A tale of party bosses in election-bound India

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Rahul Gandhi will become the president of India’s oldest political party, the Indian National Congress, the organization that was at the vanguard of the nation’s independence movement. A schedule for his election was announced this week, and by December 19, he will formally take over from his mother Sonia, who steps down with the distinction of having been the Congress party’s longest-serving chief.

It comes at a good time for him: After years of having been seen as dithering, or uninterested, or even mediocre, he has recently come into his own.

During the current campaign for the Gujarat state legislature election he is drawing massive crowds, and is proving invulnerable to criticism – partly because people may be fatigued from hearing the same type of rhetoric from the ruling Bharatiya Janata Party (BJP).

Gandhi is also benefiting from Prime Minister Narendra Modi’s economic missteps, including the high-value-currency demonetization and the disastrous implementation of the goods and services tax (GST).

Most important, Rahul Gandhi has no baggage despite the efforts of BJP parliamentarian Subramanian Swamy to ensnare him in a case involving the property of historic newspaper the National Herald. (It is public property that Swamy accuses the Gandhis of privately profiting from.)

Though some Congress members are reported to be uncomfortable with Gandhi’s agenda being solely anti-Modi, they appear to forget that Modi himself rode a wave against the government headed by his predecessor, Dr Manmohan Singh.

The only point Gandhi’s detractors can raise against him is that he has inherited the job, but his long apprenticeship (now 47, he has been a parliamentarian since 2004) appears to have lessened the force of such criticism.

A mysterious death

Contrast this with the president of the other party, Amit Shah, who is currently mired in a several controversies. The latest has emerged from a strong piece of journalism in a credible journal, Caravan, which raises questions about the death of a 48-year-old judge in the Sohrabuddin case.

The only point Rajiv Gandhi’s detractors can raise against him is that he has inherited the job, but his long apprenticeship appears to have lessened the force of such criticism. Contrast this with the president of the other party, Amit Shah, who is currently mired in a several controversies

Sohrabuddin Sheikh was killed in an alleged police execution in November 2005. He was known as an extortionist and an arms smuggler, and the police also accused him of association with the Lashkar-e-Toiba, a Pakistan-based group that has been designated by the US State Department as a terrorist organization. However, the credibility of Indian police on people they accuse of being terrorists is patchy as best; the most recent example is the court acquitting men accused of complicity in the 2005 blasts in Delhi (they spent 12 years in jail).

At the time Sohrabuddin was gunned down, he was in police custody. The man who was Gujarat’s minister of state for home affairs was Amit Shah, and he is the prime accused in this case.

What is more interesting is that Sohrabuddin was alleged to have been given the task of assassinating Gujarat’s home minister, Haren Pandya, who was ultimately shot dead by an associate of Sohrabuddin in March 2003, while out on a morning walk. Haren Pandya is said to have been murdered at the behest of “high-ups” in government, for he had testified to an inquiry about the 2002 Gujarat riots, in which a thousand Muslims were targeted and killed. His testimony was that the “high-ups” had instructed the police not to intervene in the riots.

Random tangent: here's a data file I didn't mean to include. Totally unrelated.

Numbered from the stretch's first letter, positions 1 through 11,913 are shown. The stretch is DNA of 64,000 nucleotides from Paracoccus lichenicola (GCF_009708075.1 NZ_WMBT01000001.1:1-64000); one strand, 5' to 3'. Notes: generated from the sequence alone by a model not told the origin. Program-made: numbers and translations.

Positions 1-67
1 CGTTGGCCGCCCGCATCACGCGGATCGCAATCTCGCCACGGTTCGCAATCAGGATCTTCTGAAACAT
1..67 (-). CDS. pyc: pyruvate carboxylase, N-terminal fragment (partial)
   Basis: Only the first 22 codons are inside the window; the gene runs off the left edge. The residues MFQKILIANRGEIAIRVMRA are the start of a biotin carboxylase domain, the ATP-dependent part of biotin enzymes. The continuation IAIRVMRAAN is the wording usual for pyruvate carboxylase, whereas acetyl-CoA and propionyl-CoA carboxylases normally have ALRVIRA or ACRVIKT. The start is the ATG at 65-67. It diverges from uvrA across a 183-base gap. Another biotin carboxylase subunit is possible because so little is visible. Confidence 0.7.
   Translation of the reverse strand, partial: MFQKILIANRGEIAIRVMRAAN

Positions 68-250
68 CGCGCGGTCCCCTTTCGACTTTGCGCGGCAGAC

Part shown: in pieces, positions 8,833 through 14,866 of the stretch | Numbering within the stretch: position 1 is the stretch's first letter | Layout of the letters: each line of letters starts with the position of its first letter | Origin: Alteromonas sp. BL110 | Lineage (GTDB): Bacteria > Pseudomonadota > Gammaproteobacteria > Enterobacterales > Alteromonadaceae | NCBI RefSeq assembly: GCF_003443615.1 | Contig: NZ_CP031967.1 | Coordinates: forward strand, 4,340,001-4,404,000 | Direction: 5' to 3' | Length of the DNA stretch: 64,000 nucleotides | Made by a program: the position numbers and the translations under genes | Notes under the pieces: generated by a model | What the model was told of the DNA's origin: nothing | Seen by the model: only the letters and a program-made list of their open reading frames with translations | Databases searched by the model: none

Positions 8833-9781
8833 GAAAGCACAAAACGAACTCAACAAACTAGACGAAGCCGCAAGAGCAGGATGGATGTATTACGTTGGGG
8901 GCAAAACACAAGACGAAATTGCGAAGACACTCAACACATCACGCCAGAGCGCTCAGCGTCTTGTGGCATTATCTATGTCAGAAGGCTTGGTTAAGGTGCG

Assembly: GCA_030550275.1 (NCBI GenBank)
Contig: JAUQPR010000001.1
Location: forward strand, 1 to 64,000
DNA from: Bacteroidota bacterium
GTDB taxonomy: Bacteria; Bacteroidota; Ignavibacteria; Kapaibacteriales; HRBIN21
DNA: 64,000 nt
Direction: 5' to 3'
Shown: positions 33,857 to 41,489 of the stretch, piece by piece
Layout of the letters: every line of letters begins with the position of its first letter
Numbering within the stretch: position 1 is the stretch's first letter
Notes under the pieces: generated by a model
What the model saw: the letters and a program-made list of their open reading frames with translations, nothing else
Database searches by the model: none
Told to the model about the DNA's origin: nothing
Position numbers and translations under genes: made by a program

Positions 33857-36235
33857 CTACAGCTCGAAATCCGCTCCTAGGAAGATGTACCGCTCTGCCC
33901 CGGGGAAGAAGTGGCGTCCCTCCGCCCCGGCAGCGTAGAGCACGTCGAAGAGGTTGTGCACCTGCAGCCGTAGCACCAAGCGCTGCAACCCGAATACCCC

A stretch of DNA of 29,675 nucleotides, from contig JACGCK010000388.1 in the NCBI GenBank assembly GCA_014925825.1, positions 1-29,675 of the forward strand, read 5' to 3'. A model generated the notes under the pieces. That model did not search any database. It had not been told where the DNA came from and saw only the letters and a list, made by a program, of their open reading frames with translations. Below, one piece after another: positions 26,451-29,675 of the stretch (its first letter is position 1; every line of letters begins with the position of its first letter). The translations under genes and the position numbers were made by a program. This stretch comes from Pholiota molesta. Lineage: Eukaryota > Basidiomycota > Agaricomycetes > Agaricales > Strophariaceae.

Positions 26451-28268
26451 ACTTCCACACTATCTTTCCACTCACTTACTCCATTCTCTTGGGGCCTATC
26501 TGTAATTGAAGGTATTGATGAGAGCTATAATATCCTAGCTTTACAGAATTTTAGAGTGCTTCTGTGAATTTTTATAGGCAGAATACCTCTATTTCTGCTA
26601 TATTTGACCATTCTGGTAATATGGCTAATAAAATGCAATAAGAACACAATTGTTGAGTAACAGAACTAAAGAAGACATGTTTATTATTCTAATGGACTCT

The first judge hearing the Sohrabuddin case was transferred after he reprimanded Amit Shah in court for not showing up for the hearings. (He summoned Amit Shah on June 26, 2014; he was transferred on June 25.)

Then Brijgopal Loya was appointed judge. Loya died on December 1, 2014; the medical records say it was a heart attack (though he had a healthy medical history and his parents were alive). There are many inconsistencies in the post-mortem report, which was taken up without the family’s knowledge of consent. Further, Loya’s sister, herself a physician, says the chief justice of the Bombay High Court (under whose jurisdiction Loya’s court fell) offered him 1 billion rupees (US$15.4 million) to hand down a favorable judgment.

The most telling thing about the story is that no one, not even diehard BJP supporters, are surprised by the nature of the allegations. Such is the reputation for ruthlessness that Amit Shah enjoys.

Additionally, Amit Shah now has the stain of nepotism, after his son Jay’s company was found to have made a profit of 16,000% practically overnight.

Rahul Gandhi is increasingly questioning a high-value defense deal, for fighter jets from the French firm Dassault – the Modi government is paying three times the price for each jet than what had been negotiated under Manmohan Singh’s government. Critics believe that the stunning price hike benefits an industrialist from Modi’s and Shah’s home state, Gujarat.

Gandhi’s questions on the campaign trail seem to have unsettled the ruling party. From this snapshot in time it is clear that this is a good moment not only for Gandhi to take over his party, but also to drive home the advantage he has against the two old men heading the BJP and its government – Modi and Shah – in time for the 2019 parliamentary election.

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